Monthly Archives: January 2012

When Old Myths Were New: The Ever-Ending Story

“There is something powerfully compelling about the culture of today’s communication technology, including the digital sublime, but this magnetic power extends back in time to earlier examples of the electrical sublime and further back to the technological and the natural sublime.”

Vincent Mosco

As a teenager living within this digital sublime, it is difficult to think that there were teens just like myself many years ago who were awe-struck over the telephone, electricity, radio or television. Fast forward to today and the word telephone is slowly fading away and is being replaced with words like cellphone or Skype. Electricity for that matter, is only considered something which is required to run our new technology, not some sort of “exemplification of Christianity, science, and progress.” Radio has also changed drastically, thousands of channels are available through services like Sirius Satellite Radio and the number of podcasts available online grows larger each day. Finally the television, which is the newest form of technology mentioned, still shares the general concept with which it began. Like the radio, television providers now offer thousands of channels covering every subject of interest. Most recently television has become easily available on handheld devices like cellphones or tablets.

I feel somewhat inclined to defend the sublime which I am a part of, but I would be wrong to do so. There is no doubt that the communication technology widely available today is powerfully compelling. There is no doubt that the folks who were raving about electricity back in the day would be absolutely dumbfounded by what is now available in the digital sublime. But truthfully, if I was alive during the electrical sublime and not the digital sublime I believe I would be equally, if not more compelled by the creation of electricity. Consider a creation which allowed you to safely travel out doors at night. A creation which allowed you to light your home at any time without having to use a candle. That was absolutely revolutionary at the time and they deserved to celebrate and drool over it. Like Mosco states, this isn’t the first time the masses have been compelled by technological breakthrough… nevertheless the second, third, fourth and so on.

Without the sublimes of the past the sublimes of the present and future would not be possible. Without the telephone, electricity, radio and television there is no way that we would be able to create the technology which we now use today. Just like the sublimes before it, the digital sublime will have to fade away one day and make room for the next sublime. As of right now, it shows no signs of stopping.

Could this technology be part of the next sublime? All I know, is it really raises the question…

What Have We Turned Into?

– Ian McDougald

Works Cited

Mosco, Vincent. “The Digital Sublime.” Scribd. Web. 30 Mar. 2012. <http://www.scribd.com/doc/44930029/The-Digital-Sublime&gt;.

Growing Up Digital, Wired for Distraction

“Students have always faced distractions and time-wasters. But computers and cellphones, and the constant stream of stimuli they offer, pose a profound new challenge to focusing and learning.”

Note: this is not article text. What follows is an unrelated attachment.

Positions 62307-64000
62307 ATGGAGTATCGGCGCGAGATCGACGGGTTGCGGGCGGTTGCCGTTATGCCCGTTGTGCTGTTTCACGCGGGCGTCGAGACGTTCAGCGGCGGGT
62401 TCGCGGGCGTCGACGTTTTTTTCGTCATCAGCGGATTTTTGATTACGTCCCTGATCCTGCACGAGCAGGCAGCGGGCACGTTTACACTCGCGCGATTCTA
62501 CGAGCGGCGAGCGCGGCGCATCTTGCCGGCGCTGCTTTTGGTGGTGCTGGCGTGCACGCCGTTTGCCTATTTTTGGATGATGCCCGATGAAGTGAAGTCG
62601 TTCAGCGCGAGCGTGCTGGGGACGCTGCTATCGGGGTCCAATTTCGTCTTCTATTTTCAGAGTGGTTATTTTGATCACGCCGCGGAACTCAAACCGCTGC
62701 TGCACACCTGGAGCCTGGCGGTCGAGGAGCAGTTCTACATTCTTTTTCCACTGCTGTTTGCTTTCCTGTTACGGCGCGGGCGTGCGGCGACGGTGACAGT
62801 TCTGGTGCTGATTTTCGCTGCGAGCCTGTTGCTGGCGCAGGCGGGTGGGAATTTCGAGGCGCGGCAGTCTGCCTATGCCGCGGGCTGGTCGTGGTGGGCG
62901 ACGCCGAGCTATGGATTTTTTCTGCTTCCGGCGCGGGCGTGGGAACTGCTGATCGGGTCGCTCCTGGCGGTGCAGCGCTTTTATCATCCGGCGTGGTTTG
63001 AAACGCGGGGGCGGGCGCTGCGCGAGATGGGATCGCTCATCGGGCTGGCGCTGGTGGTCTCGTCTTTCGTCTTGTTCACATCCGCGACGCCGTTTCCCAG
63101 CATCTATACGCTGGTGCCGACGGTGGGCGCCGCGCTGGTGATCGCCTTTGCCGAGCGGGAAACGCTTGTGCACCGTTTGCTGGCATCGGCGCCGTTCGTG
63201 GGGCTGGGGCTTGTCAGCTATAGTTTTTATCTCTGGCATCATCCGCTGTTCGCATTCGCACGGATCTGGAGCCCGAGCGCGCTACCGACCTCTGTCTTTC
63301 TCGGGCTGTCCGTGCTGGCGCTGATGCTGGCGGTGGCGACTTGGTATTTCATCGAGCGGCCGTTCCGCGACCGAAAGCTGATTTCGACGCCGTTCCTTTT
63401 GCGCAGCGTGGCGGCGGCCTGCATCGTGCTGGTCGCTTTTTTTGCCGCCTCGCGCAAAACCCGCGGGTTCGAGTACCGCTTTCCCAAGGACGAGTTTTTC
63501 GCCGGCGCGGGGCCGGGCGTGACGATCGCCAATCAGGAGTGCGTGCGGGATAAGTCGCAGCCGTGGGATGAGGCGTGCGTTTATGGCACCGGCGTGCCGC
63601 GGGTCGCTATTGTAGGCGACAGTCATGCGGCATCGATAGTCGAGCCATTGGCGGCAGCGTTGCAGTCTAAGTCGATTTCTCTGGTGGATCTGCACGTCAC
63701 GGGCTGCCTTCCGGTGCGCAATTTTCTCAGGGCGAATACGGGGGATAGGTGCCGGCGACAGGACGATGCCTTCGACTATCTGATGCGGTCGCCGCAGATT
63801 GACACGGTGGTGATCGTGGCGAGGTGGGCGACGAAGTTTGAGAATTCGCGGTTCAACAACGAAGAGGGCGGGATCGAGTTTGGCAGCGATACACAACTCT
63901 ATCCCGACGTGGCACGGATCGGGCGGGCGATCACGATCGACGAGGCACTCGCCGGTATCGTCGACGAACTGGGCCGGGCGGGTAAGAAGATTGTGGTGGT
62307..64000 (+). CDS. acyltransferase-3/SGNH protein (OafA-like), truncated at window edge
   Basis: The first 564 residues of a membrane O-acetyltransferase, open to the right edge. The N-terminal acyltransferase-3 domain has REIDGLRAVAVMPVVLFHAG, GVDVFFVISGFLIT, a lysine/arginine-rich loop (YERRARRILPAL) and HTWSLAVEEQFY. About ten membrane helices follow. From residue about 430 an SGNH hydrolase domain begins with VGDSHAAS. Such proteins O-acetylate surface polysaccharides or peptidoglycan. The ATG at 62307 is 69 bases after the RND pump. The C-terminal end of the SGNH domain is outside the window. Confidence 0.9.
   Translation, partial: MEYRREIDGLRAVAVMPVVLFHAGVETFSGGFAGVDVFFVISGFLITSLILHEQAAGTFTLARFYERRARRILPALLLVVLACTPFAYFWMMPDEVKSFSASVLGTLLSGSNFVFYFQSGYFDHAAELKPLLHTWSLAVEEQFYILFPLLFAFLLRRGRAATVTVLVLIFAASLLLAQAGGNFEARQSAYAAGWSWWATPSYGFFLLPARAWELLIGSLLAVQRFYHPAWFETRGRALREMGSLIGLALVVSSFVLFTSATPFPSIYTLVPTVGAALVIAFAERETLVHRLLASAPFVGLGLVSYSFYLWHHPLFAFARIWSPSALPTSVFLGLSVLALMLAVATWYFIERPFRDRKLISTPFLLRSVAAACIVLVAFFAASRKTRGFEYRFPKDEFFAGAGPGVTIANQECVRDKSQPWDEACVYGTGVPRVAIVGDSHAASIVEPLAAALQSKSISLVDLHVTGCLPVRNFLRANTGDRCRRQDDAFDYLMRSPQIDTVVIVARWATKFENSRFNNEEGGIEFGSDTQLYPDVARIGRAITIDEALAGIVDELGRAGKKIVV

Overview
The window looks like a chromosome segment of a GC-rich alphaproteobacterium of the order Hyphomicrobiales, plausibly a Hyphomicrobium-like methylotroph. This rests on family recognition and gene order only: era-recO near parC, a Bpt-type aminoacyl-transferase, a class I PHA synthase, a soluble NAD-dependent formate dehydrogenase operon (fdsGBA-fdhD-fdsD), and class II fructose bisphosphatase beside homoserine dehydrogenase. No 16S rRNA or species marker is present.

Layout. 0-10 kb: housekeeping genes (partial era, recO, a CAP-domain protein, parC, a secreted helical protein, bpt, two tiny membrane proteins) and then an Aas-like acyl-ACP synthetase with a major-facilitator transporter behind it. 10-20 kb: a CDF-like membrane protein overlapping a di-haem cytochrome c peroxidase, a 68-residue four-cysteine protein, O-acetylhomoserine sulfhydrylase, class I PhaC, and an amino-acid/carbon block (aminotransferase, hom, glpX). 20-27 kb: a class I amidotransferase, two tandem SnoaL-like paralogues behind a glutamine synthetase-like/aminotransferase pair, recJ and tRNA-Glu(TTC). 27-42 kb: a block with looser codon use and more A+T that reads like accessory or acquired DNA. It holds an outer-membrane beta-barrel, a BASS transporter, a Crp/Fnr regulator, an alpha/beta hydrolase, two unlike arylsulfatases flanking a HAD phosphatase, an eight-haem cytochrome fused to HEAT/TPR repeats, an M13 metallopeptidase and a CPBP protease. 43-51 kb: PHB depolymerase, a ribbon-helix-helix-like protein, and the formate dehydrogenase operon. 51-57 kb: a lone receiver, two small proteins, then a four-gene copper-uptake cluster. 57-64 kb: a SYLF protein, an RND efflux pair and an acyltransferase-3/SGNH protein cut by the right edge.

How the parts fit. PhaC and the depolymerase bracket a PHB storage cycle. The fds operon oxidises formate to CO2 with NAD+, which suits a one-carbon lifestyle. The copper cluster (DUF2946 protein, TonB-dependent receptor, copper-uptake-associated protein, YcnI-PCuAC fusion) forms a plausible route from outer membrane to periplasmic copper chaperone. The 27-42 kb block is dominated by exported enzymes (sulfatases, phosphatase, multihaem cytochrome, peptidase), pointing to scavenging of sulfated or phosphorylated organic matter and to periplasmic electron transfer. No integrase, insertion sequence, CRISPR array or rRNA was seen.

Matt Richtel

This quote by Richtel is one which I, along with most students can closely relate to. Just in the time it has taken to get to this point in my writing I have already sent two text messages and changed the song which is loudly playing in my headphones… make that three text messages. As quoted in Richtel’s article, “developing brains can become more easily habituated than adult brains to constantly switching tasks”. This quote doesn’t suggest that how we are doing our work is directly correlating to lower test marks or poor attendance, it purely suggests we are “less able to sustain attention.”

So maybe our brains are slowly becoming “wired differently” than before, but is this such a bad thing? When language, writing or the wheel were created they also changed the framework of our brains, but do the majority of people consider these breakthroughs negative? Of course not. I’d like to think that more principals around the world are acting similarly to David Reilly, the thirty-seven year old principle mentioned in Richtel’s article who “sympathizes when young people feel disenfranchised.” I think the more that technology can be used in education the better. Everyone has become accustomed to being connected to their technology outside of school, so why not work with them and bring them technology that can actually teach them. Educational strategies such as blogging for classes like my Communication, Technology and Culture class or using a SMART board for in class activities are excellent steps, but I wouldn’t be a surprised to see much more in the future. Personally, I’d embrace the opportunity.

Yes, our brains are being re-wired. Yes, education is changing. Yes, the world has become a different place than many years ago. Is this all news to people? I understand the resistance to change, but this could be a very good thing. We are still only breaking the surface of neuroscience so how can we already be making claims about how technologies (which we are also only breaking the surface of) are affecting our brains?

Like Vishal, who “discovered and pursued his passion: filmamaking”, technology and the Internet especially has helped me choose my passion which is media. No matter how much education you have, if you’re not passionate about your work it will not be your best. John McMullen, a fifty-six year old retired criminal investigator says it best: “If you’re not on top of technology, you’re not going to be on top of the world.”

So whether you believe these changes are positive or negative, it certainly raises the question…

What Have We Turned Into?

– Ian McDougald